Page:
Keller said he and his son typically restore one car a year for fun and profit during the winter, but it didn’t take him long to realize that the Bel Air didn’t need a lot of work. In fact, aside from having some new OEM-style seat covers made and replacing the carpeting, he’s basically kept the car as he found it. Aside from the seat covers, all of the interior is new, and all of the body panels are original. “I had intentions of building it up and fixing it up, but I was thrilled it came back naturally on its own terms,” he said. “Could it be fixed up perfectly and have the little nicks and scratches fixed? Yeah, but to me, that’s character. I’m going to leave it just the way it is. “The engine compartment — we cleaned it up, but that’s about all we did. I thought somebody must have painted the valve covers and intake, but they didn’t. It’s never been painted, and all the decals are in place. “The car had been sitting so long that we had to flush the tank out four times. Then we pulled the carburetor. Those cars were very touchy with gasoline. They used pure gasoline, not the garbage that is out there today.” The Bel Air lineup occupied Chevy’s mid-priced niche in 1962, and sedans were the most popular. The Bel Airs came in two- and four-door sedans, a two-door hardtop coupe, and six- and nine-passenger station wagons. Bel Air standard equipment included foam front and rear seats; color-keyed carpeting; foam backed luggage compartment mat; and a specific steering wheel hub. Interiors were higher-grade cloth and vinyl combinations. A full-length upper bodyside molding was used, with Bel Air script appearing on the rear fenders, just below it. A stainless bright gutter cap molding and four taillights, arranged two on each side, were other distinguishing features. A bright rear cove molding added a touch of distinction. Also standard were a heater and defroster; dual sun visors; crank-operated venti panes; directional signals; parallel action windshield wipers; front door armrests; ashtray and coat hooks.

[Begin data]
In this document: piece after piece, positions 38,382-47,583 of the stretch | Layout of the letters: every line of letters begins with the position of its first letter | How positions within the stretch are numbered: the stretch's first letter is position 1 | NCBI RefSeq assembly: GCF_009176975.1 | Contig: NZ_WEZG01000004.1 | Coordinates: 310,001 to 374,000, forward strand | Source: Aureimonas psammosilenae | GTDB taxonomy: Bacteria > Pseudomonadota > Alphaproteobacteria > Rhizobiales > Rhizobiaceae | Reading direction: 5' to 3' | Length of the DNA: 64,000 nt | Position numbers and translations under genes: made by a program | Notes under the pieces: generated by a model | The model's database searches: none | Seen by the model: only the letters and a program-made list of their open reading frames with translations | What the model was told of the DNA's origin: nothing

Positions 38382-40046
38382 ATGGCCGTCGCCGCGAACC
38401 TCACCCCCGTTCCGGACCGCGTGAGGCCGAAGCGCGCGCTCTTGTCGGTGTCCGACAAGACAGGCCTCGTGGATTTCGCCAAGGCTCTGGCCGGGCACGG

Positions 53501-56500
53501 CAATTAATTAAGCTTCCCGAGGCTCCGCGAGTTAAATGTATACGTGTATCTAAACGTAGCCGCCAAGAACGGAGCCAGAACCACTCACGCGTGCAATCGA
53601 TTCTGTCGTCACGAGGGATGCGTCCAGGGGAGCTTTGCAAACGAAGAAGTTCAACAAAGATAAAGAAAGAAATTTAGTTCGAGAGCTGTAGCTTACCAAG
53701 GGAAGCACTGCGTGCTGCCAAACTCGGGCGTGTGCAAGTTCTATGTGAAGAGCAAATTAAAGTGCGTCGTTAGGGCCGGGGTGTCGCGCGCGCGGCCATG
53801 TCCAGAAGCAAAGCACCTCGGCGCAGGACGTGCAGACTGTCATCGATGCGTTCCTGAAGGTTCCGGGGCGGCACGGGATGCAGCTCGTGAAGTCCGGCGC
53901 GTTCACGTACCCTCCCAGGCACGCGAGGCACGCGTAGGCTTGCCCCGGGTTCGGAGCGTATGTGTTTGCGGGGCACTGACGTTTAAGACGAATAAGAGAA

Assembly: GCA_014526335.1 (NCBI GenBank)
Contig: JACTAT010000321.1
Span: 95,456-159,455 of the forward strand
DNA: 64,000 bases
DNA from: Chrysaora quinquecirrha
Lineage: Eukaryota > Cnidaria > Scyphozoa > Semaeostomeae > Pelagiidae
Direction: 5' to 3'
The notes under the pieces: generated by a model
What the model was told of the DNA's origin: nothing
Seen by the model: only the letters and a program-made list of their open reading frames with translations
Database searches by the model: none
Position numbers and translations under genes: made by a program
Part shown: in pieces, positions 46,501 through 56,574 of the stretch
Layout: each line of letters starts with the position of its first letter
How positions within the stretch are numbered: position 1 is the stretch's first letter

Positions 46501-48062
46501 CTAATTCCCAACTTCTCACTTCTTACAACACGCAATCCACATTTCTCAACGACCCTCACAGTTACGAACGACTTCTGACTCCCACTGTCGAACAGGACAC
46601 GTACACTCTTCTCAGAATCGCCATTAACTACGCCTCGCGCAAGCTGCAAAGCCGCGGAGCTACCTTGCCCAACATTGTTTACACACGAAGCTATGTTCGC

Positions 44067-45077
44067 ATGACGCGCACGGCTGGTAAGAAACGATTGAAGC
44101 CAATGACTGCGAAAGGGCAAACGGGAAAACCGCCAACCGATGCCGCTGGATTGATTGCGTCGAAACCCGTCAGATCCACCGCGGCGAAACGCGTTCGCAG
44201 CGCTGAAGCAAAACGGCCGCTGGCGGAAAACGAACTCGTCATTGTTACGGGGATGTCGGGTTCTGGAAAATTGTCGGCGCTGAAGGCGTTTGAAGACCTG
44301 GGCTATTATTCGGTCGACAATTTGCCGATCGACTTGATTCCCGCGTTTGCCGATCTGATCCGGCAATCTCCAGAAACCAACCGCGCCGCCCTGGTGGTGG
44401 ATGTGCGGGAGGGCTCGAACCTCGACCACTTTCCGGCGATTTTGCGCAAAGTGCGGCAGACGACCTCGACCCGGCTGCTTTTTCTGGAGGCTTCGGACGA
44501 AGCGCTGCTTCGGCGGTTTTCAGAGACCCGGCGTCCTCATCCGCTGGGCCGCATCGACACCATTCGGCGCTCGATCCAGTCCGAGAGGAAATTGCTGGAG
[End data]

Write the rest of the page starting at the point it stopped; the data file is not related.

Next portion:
The Bel Airs came standard with either a 170-hp 283-cid V-8 — which Keller’s car has — or 135-hp, 235-cid six-cylinder. Racier 327- and 409-cid engines were also available. Keller’s car is also optioned with full wheel covers, whitewall tires, AM radio, power steering and two-tone paint. “It’s got a few chips in the metal, but no rust at all, even underneath,” said Keller of his ’62. “The paint was faded, but I spent two days buffing it out and I could comb my hair in the reflection. I was absolutely amazed. I started buffing one panel, then another… It was amazing the luster and shine that came back.” The Kellers took their sedan to a couple of car shows not long after it got back on the road, and happily claimed trophies in both shows. “Both times it lost to fully restored four-doors,” Frank said. The trips also gave Keller a chance to experience the fun of traveling in a full-sized “old school” family sedan — something he hadn’t done in a while. “They’re a boat,” he said with a laugh. “Hey, they were Chevy’s full-size vehicles. “The cars today, the technology is just astronomical. Back then, they were just put together! We laugh, my son and I, at some of the workmanship. It was not the greatest. But it’s like being out being out in a big old 20-foot Chris Craft on a lake. You could get seasick in one of these.”
Keller plans to sell the car if the right buyer comes along, but he won’t feel bad about having a nice, big red sedan around for a while if he has to. Clearly, the car is growing on him. “I do buy some cars for investment, but I’m in no hurry to sell it,” he said. “I don’t want to see this car hacked … Somebody out there is going to love this car, and I hope they find it. “You just don’t see these cars. They didn’t survive. And four-doors never got the respect they deserve, but they were the cars we were all raised with.”